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Will the ruins of San Pedro’s Sunken City finally open to the public?

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A new report finds it’s technically possible but financially tricky

Sunken City in San Pedro has been fenced off since the late 1980s, but that hasn’t kept people out.
Photos by Sterling Davis

A December rockslide at San Pedro’s Sunken City serves as a reminder of just how dangerous the site can be. But it’s also reinvigorating a movement to safely sanction public access to the urban ruins.

When city engineers visited the bluffs last month to investigate the landslide, they spotted “several unauthorized people... within the ‘prohibited’ Sunken City landslide area,” and several more were seen hopping over a section of a fence designed to block visitors. They documented what they saw in a report released Tuesday.

That documented flow of trespassers lines up with what many San Pedro residents say is the problem with the fence: It doesn’t work—so why not take it down?

In response to the report, Los Angeles City Councilmember Joe Buscaino, who represents the area, reaffirmed his support for safely opening part of the urban ruin to the public.

Buscaino says he’s working with recreation and parks, the bureau of engineering, and a handful of other city departments “to create and adopt a plan to clean-up portions of Sunken City, making it a safer and legally accessible extension of Pt. Fermin Park.”

Doing so “would change the current character of the location,” says the councilmember, and would “give permitted access to more of the public while making the area safer.”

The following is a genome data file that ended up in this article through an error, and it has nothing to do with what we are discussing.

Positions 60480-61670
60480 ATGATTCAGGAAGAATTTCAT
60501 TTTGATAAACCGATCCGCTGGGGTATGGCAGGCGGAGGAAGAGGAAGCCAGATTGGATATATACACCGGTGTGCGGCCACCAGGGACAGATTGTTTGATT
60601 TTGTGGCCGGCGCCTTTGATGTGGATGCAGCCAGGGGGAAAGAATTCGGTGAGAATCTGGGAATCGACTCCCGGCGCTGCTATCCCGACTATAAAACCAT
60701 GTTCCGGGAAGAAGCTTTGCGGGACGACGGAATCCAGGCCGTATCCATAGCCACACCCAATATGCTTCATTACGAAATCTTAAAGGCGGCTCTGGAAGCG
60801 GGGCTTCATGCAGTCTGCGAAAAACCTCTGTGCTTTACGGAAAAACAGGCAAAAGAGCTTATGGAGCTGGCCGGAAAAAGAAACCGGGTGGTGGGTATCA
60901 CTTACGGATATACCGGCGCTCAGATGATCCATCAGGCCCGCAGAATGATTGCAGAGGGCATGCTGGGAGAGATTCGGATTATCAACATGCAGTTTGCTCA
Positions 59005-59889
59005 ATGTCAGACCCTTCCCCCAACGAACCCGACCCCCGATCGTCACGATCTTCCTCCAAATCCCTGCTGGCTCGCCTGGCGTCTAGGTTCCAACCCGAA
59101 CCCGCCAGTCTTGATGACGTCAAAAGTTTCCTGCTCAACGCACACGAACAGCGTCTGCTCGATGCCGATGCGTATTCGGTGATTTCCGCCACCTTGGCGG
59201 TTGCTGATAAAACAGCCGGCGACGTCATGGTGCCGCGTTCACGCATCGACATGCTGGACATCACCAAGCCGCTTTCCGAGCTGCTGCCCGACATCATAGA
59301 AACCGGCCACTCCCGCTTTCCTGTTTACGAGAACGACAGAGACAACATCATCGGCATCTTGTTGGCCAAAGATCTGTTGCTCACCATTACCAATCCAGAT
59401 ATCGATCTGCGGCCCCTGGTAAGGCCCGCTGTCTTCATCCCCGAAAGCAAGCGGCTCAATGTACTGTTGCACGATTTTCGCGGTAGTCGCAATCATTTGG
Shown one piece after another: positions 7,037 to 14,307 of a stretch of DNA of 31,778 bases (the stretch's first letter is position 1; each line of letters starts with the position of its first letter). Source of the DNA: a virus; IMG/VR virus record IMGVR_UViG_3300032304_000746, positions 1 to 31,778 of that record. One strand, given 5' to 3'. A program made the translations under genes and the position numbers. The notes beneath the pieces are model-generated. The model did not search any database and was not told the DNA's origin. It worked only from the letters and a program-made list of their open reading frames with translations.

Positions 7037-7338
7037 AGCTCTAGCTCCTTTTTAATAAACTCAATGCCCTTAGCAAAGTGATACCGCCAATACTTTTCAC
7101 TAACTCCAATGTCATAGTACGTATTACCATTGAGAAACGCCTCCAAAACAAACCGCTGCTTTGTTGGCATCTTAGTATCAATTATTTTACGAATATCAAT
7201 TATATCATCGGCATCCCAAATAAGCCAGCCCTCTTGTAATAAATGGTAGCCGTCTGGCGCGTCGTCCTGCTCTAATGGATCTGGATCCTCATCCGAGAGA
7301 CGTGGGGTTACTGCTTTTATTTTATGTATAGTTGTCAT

Sunken City was not always an urban ruin. The six-acre “sunken” site marks the spot where, in 1929, a bungalow community began to slowly slip into the sea—so slowly, in fact, that “all but two of the homes” were moved to a different location before the community fell into the water, says the Daily Breeze.

Old tracks leftover from the Pacific Electric Red Cars and concrete from bygone roads and building foundations are still visible, fractured and covered in graffiti left by visitors over the decades.

Since the late 1980s, a fence has unsuccessfully kept out curious sightseers.

Noel Gould, chairperson of the Coastal San Pedro Neighborhood Council’s coastline and parks committee, says that the area “is de facto open,” and that there are always people there. Gould admits he used to go down there himself years ago.

“It’s ludicrous to say [Sunken City] is closed off,” says June Smith, a 50-year resident of San Pedro.

Smith, longstanding president of the Point Fermin Residents Association, says the area’s official closure to the public and the fence intended to keep people out “makes it a place you’re not supposed to go, [and that] has made it attractive.”

Smith says since the area is officially closed and people aren’t supposed to be there, there has been no impetus for the city to make it safer.

In the last two years, at least four people have been found dead at the base of the area.

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A geological study commissioned last year by the city’s recreation and parks department found that—with improvements—safe public access to the site is possible in an area referred to as the “upper terrace.” That section, far from the edge of the bluffs, is the most geologically stable portion of Sunken City.

The area would need “significant mitigation” first, including re-grading and drainage control.

The geological study found that the areas closest to the jagged bluffs and the ocean were very unstable and unsafe for the public to access now, and it didn’t identify a way to make these areas safe for future access. (That December rockslide happened in an area that the report had classified as an “extreme hazard zone.”)

In order to do the “intense research” necessary to move forward—and design and implement the recommendations of the report—the recreation and parks department needs money, says general manager Michael Shull.

But funding hasn’t been identified. Even councilmember Buscaino noted twice in his short statement today that money has not been allocated for the project.

That doesn’t seem to bode well for the official reopening of the Sunken City, because as Shull said, “There’s a lot of work that needs to happen here before it becomes safe.”